Yeah. And so it makes it just easier. I don't have to, I don't use e collars on my dog. I don't have to come down on 'em hard because I know what they wanna work. and that makes my job easier and it translates to every part of their existence. Yeah. So how is that for a super long-winded, convoluted 

[00:28:53] Dan Johnson: answer?

That's, yeah, that was good. Now let's talk about the actual cost. You just mentioned something that I'm gonna [00:29:00] say as high level compared to someone who's thinking about buying their very first bird dog and. . From this point on, you've talked about the blood and how important that is, but I have a feeling with good blood comes higher prices.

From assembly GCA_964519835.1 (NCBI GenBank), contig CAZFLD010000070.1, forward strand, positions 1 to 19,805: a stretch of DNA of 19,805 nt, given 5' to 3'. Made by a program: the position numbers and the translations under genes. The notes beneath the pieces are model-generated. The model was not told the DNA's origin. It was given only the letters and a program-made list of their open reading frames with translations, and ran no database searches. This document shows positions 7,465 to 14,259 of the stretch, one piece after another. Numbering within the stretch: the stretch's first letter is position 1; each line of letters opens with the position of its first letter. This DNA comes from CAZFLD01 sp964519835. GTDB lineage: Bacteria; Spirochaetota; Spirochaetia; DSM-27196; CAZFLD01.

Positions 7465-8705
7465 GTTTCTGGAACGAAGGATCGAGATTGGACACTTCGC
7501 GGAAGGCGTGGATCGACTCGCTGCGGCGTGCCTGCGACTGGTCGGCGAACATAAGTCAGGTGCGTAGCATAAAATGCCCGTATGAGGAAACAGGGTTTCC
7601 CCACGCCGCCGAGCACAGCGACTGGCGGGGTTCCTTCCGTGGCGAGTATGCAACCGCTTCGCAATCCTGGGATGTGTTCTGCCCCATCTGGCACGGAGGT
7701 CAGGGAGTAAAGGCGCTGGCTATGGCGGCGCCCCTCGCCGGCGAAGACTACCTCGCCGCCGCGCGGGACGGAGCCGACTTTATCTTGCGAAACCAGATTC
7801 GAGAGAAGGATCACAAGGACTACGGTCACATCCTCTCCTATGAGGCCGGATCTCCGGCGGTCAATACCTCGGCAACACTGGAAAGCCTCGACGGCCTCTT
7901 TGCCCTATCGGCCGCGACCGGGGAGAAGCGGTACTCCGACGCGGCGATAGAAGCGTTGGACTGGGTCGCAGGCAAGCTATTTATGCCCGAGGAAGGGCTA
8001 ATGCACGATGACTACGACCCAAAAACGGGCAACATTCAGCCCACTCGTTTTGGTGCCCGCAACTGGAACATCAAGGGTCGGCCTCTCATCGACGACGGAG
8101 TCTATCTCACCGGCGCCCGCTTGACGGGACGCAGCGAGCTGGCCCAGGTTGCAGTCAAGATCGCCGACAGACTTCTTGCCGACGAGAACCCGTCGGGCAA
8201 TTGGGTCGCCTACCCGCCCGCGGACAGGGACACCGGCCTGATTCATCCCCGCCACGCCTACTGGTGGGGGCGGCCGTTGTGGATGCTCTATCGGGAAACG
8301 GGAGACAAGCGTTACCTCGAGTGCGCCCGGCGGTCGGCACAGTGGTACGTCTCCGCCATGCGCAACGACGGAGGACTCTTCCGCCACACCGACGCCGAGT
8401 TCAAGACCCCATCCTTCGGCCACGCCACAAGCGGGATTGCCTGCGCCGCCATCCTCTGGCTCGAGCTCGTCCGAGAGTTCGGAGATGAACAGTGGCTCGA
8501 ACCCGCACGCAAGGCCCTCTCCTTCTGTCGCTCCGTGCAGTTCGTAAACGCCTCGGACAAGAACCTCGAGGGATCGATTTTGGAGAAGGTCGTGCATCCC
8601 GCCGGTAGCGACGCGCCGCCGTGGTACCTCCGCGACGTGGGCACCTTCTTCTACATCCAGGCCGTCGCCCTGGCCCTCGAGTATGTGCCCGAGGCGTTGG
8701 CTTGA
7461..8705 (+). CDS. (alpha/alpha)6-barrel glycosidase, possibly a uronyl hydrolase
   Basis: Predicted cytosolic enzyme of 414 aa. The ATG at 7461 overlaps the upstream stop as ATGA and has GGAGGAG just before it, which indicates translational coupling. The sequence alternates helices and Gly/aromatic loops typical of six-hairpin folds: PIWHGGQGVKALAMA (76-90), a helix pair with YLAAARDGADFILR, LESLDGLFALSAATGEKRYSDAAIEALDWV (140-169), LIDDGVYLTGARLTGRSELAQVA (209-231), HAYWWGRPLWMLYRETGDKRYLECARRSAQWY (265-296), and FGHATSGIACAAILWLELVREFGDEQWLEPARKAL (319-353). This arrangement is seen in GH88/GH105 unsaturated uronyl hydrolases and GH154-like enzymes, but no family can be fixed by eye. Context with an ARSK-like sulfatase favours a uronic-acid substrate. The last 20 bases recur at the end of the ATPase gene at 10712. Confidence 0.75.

[00:29:17] Tony Peterson: Sure. And it depends what breed you're talking about. Yeah. So if you take labs, you have the most options. . So there's more supply. So then the price, you can find an amazingly well bred lab for 1500 bucks. Okay. And people will listen to that and they'll say, that's a ton of.

if you want to go get a field bread golden, like not a, just a regular golden retriever with a yellow coat that's gonna die a cancer at three years old, but an actual field bread golden, you're probably talking 2,500, 3000 bucks. It's what people don't understand about this is the genetic time bombs that are in a lot of these breeds because they, the goldens are a great example.

They've been. As show dogs and just because of popularity, and we watched this [00:30:00] happen, French bulldogs are going through this right now, like it happens with breeds and we s like those lines suffer forever because of that, because we didn't pay attention to the breeding. And so what you're paying for is not just performance in the field or not having a sweetheart dog at home.